We seem to be fixated on fixing things. We have become so fixated with doing so, that sometimes we fix what “ain’t broke.”
I’ll use an example to illustrate this problem.
In 1973 Martin Cooper, who was working for Motorola, built the first cell phone. Ten years later the cell phone went commercial.
What problem was Cooper trying to fix? In an interview years later, he answered that by suggesting that the “old phones with wires” trapped people: “That’s not good,” he claimed. “We thought the time was ready for personal communication, because people are just naturally mobile,” he said.
Since then, cell phone ownership and usage has sky rocketed. This year it is expected that the number of people owning a mobile phone will reach 7.26 billion. In terms of the actual numbers of cell phones this only tells part of the story. Cell phones are replaced, on average, every three years. On billion new phones are shipped every year.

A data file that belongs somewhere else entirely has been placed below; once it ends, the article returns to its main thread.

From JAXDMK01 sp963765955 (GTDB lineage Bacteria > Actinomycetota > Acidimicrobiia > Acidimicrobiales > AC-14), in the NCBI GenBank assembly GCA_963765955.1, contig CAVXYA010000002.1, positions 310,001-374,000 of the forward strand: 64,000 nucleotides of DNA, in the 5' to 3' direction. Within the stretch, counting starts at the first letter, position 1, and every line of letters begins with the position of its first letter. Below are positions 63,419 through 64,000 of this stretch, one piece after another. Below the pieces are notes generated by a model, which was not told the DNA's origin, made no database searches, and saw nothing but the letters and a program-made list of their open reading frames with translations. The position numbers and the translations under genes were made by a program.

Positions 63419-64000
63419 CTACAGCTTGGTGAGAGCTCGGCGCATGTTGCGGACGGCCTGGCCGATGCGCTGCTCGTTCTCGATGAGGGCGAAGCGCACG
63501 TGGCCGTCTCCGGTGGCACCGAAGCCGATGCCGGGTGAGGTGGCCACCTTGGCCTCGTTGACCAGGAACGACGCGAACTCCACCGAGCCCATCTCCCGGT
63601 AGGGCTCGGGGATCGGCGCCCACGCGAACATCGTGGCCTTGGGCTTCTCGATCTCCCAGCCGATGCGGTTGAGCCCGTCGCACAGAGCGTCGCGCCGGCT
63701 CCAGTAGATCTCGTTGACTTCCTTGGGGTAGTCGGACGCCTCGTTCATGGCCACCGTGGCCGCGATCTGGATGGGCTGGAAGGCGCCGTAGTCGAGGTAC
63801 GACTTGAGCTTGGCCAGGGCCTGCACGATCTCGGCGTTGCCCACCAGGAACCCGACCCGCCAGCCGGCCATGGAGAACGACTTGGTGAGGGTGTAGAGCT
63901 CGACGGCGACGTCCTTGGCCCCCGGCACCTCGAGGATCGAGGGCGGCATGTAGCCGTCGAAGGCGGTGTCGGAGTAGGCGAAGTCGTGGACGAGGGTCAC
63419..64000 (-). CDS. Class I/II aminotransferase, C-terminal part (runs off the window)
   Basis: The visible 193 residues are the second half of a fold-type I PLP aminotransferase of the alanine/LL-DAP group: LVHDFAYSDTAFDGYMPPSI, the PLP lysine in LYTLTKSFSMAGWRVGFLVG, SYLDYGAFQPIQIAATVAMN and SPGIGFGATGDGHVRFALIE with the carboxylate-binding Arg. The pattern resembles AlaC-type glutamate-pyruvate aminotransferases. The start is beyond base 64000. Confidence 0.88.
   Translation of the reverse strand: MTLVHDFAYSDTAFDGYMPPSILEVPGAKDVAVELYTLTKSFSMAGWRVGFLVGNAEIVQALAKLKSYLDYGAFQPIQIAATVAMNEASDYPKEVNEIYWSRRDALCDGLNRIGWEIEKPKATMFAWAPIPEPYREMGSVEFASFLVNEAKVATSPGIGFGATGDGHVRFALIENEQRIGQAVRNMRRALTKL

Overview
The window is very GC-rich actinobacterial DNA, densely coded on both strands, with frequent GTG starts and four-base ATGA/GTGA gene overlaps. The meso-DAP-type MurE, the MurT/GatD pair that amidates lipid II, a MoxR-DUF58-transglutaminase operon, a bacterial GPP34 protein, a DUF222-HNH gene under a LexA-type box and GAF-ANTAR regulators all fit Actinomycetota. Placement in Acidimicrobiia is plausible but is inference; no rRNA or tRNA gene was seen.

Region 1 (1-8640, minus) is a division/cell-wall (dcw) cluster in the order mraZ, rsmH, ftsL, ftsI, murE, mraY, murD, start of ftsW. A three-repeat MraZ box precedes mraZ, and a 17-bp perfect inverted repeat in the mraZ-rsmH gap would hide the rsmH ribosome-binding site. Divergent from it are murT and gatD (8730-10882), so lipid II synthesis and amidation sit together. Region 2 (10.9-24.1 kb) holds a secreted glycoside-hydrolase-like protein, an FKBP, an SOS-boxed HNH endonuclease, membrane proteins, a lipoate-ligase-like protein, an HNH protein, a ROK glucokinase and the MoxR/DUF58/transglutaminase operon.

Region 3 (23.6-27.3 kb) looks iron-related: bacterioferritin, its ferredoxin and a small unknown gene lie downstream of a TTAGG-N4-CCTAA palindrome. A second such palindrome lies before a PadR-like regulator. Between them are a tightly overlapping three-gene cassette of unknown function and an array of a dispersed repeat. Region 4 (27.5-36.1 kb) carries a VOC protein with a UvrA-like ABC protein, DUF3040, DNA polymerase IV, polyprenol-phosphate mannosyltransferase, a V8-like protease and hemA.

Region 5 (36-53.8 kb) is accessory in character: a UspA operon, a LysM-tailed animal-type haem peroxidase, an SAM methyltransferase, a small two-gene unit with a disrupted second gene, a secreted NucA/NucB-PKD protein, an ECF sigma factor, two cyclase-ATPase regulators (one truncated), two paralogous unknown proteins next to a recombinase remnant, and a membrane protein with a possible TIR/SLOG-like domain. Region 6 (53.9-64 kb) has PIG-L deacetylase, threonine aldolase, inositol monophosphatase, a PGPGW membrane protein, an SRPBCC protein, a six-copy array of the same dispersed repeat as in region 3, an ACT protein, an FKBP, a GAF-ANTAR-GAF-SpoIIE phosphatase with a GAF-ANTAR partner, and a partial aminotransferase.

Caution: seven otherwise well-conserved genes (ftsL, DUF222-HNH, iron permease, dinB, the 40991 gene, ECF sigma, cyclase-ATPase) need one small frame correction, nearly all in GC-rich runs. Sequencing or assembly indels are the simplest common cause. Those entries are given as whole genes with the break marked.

This “solution” however has spawned a number of problems. Here is a brief outline of some of those problems:
Cell phone addiction. This addiction even has a name – nomophobia (no mobile phone phobia), a word that did not exist prior to 2008. Nomophobia is the fear of being without one’s mobile phone. When we realise that mobile phone users receive more than four times as many messages and notifications today than a decade ago, and that three times as many texts are sent, it is easy to suggest that an addiction is in place.